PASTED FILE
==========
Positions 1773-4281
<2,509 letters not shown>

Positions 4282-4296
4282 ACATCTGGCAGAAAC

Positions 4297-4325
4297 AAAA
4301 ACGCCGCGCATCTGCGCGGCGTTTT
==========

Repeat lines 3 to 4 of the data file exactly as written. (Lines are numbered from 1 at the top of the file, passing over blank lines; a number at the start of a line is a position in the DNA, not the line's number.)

Positions 4282-4296
4282 ACATCTGGCAGAAAC